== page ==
22. ilb 07. - 17.09.2022

Sheila Heti

Portrait Sheila Heti
© Steph Martyniuk

Sheila Heti was born in Toronto in 1976 and studied art history and philosophy at the University of Toronto and playwriting at the National Theatre School of Canada.

Sheila Heti’s work spans a variety of genres. So far, she has written plays, short prose, books for children, novels, and has made contributions to various magazines and newspapers. In 2001, she published her first book under the title »The Middle Stories«. The thirty short stories about love, life, and loneliness feature a number of whimsical characters, including a lovesick plumber, a talking frog, a Jewish giant, and a mermaid in a mason jar. She published »How Should a Person Be?« in 2010. Based on conversations with friends, especially with the painter Margaux Williamson, about freedom, art, and love, the project emerged as a memoir-novel hybrid, whose main character Sheila finds herself in the midst of a crisis. Stylistically experimental, the book alternates essay-like sections with dialogues and passages of prose. Critics praised the book as a portrait of the generation, pointing to her portrayal of young people as having every professional and private opportunity, which often leads to high demands and excessive expectations. The volume »Women in Clothes« (2014), which Sheila Heti edited together with Leanne Shapton and Heidi Julavits, was also met with international acclaim. Over 600 women from all over the world contributed to the volume. The meaning behind certain items of clothing, the influence of other people on one’s own style, the connection between fashion, identity, and emotions – these are the topics of the book, which was on the bestseller list of the »New York Times« and was celebrated by the »Süddeutsche Zeitung« as »the smartest and most surprising thing there is to read about fashion at the moment.« Her most recent book is the autobiographical novel »Motherhood« (2018). The anonymous narrator, again strongly based on the author, entertains the question of whether she wants to become a mother or not. Her diary-style, intimate self-assessment spans several years and incorporates numerous aspects, including social expectations, the protagonist’s Jewish background, and the import role writing plays in her life.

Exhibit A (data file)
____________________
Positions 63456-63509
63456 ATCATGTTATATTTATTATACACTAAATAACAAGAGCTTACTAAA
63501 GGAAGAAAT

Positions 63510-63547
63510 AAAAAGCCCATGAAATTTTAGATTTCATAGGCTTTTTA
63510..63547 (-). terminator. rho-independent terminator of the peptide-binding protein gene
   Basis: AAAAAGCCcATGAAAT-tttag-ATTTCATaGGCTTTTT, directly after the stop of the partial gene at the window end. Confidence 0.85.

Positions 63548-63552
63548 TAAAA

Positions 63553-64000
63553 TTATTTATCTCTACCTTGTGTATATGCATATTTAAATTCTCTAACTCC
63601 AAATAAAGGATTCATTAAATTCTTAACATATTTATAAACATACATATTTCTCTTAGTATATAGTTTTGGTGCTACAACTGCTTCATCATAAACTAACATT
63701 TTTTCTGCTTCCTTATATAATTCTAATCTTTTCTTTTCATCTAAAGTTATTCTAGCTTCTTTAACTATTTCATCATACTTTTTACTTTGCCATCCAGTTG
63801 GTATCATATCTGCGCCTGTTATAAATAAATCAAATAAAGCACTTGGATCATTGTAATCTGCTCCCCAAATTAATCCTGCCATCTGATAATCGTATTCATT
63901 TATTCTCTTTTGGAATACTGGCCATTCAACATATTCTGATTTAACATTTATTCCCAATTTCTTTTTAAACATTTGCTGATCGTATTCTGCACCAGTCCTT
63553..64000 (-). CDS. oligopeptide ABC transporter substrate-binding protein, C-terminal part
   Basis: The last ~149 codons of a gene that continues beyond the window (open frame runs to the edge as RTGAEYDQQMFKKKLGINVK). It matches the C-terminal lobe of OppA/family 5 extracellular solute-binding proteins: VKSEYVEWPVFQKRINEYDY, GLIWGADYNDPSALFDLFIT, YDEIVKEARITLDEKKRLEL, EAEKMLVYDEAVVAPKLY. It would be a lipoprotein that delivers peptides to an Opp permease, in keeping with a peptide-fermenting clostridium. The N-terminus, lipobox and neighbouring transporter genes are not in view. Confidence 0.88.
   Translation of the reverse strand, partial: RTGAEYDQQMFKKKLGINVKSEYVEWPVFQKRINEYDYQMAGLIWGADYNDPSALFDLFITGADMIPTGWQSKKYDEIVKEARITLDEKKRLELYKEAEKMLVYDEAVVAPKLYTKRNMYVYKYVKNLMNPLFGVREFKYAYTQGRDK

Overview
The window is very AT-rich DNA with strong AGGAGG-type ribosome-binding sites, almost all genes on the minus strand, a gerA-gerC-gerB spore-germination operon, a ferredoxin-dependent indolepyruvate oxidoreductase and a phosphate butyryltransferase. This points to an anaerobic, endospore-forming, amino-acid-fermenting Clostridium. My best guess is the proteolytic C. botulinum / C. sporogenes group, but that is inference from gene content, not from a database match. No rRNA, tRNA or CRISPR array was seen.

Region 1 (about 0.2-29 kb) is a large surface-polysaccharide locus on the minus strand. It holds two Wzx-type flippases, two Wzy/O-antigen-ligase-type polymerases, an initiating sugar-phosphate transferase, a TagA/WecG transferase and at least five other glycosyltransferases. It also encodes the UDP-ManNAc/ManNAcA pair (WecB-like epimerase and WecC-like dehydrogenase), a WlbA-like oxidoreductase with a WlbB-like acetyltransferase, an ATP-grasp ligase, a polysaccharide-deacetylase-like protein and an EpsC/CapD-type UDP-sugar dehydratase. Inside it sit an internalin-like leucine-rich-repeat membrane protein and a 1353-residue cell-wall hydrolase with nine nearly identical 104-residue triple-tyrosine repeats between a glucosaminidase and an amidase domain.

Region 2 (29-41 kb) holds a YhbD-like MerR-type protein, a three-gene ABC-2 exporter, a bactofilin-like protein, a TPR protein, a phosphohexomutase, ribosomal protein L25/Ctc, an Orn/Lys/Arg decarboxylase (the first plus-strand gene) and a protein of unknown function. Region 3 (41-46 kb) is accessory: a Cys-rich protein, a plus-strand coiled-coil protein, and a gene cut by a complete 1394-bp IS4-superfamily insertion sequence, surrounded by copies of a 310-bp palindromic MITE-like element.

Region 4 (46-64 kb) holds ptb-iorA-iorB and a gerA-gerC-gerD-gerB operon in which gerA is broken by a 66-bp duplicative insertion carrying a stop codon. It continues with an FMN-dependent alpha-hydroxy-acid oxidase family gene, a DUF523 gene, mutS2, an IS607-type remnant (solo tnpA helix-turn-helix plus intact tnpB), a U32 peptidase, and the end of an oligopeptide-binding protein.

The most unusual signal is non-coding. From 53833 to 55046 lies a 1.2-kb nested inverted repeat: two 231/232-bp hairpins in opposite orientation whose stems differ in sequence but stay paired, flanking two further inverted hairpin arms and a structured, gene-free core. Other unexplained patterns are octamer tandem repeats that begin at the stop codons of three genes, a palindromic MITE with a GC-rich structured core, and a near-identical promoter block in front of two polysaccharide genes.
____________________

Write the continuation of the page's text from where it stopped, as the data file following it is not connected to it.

Sheila Heti was selected by »The New York Times« for »The New Vanguard« list, which highlights fifteen female writers from around the world whose books are shaping the way fiction is read and written in the 21st century. She lives in Toronto.